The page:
On Oct. 6, 2014, the U.S. Supreme Court let stand rulings at three Federal appeals courts, clearing the way for same-sex marriages in Indiana, Oklahoma, Utah, Virginia and Wisconsin, bringing the total of U.S. states permitting such unions to 24, in addition to the District of Columbia.
Although dynamics could change if the Court eventually decides to rule on the matter, its latest action could lead to even more states permiting gay marriage: The three appeals courts in question have jurisdiction over six other states that currently ban same-sex unions — Colorado, Kansas, North and South Carolina, West Virginia and Wyoming.
In the months following the June 2013 Supreme Court ruling that struck down key parts of the 1996 Defense of Marriage Act, states have continued to take measures to legalize same-sex marriage, most recently Illinois and Hawaii. New Jersey also began to recognize them after Governor Chris Christie withdrew a challenge to such unions, and in November federal judges struck down gay-marriage bans in Arkansas and Mississippi. While many continue to oppose gay marriage, recent polls indicate that attitudes are softening even among conservatives. However, some polling indicates that a majority would like to see the issue resolved by individual states — a February 2014 New York Times/CBS News poll indicated that nearly two-thirds of Americans would prefer a state-based approach.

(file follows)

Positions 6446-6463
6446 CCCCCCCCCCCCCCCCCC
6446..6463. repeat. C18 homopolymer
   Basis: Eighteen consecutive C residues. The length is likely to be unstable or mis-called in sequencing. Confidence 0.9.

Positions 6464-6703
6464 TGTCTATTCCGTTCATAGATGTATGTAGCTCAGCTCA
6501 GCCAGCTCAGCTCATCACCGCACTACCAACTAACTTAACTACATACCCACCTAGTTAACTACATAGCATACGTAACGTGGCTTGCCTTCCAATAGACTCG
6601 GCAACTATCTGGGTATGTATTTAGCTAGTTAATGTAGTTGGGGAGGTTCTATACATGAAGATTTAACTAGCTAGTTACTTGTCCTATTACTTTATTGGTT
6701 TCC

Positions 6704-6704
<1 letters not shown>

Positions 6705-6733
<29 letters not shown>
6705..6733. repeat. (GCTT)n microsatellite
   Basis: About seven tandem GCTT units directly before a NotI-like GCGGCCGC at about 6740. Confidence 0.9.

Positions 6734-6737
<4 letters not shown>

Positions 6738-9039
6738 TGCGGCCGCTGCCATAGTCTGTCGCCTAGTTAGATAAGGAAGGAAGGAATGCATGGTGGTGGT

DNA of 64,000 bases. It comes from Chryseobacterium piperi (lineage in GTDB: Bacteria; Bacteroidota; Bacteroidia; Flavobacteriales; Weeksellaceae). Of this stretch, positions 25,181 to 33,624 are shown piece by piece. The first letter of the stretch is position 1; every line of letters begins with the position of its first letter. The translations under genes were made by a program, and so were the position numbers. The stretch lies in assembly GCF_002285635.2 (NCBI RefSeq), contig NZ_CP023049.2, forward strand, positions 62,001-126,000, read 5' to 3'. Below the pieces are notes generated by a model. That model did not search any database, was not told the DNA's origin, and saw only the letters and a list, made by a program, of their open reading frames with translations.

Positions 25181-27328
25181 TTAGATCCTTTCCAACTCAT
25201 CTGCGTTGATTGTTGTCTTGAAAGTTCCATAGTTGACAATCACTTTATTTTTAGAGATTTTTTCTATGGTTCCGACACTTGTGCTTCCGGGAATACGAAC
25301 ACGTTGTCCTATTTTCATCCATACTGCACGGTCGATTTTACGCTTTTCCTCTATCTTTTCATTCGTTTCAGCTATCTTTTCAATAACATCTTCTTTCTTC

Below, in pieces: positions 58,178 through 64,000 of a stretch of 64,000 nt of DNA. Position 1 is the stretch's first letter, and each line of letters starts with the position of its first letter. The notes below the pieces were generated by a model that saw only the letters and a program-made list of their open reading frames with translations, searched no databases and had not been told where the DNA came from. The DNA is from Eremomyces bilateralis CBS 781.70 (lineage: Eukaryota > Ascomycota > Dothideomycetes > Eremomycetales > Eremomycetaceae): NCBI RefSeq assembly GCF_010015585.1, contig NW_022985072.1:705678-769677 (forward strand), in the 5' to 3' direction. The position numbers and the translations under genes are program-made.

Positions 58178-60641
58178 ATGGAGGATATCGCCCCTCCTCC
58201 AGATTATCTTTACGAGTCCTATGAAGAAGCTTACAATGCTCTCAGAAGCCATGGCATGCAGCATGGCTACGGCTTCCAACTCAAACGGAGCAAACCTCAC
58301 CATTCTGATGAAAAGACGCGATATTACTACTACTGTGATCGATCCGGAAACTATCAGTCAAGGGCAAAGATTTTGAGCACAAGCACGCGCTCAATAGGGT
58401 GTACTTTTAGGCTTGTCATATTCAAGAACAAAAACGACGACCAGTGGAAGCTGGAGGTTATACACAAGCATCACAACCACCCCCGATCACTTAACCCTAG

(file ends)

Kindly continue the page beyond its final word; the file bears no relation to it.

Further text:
On the international stage, Pope Francis has made public comments on not judging homosexuality, setting a different tone for the Catholic Church. In Russia, however, President Vladimir Putin has signed a law banning “propaganda on nontraditional sexual relationships,” seen as part of a larger crackdown on advocates’ efforts to improve gay rights in the country. The law and its heavy-handed enforcement cast a pall over the 2014 Winter Olympics, in the Black Sea town of Sochi.
A June 2013 Pew survey of lesbian, gay, bisexual and transgender adults found that the vast majority (92%) felt that U.S. society had become more accepting over the past decade. At the same time, discrimination was common: Nearly 40% said they’d experienced rejection because of their sexual orientation or gender identity; 30% had received threats or been physically attacked; and 58% said they’ve been the target of slurs or jokes.
A 2013 paper for the National Bureau of Economic Research, “The Size of the LGBT Population and the Magnitude of Anti-Gay Sentiment are Substantially Underestimated,” looks at the possibility that discrimination may be more pervasive than previously understood — and that the extent of the U.S. gay population remains under-counted. The researchers — Katherine B. Coffman and Lucas C. Coffman of Ohio State University and Keith M. Marzilli Ericson of Boston University — suggest that survey respondents are often hesitant to express negative attitudes toward the LGBT community if they believe they will sound intolerant. Previous research indicates that honest replies increase when survey participants are guaranteed anonymity and privacy, and the use of computers has been shown to be effective. But is this sufficient for eliciting completely truthful responses to deeply personal questions?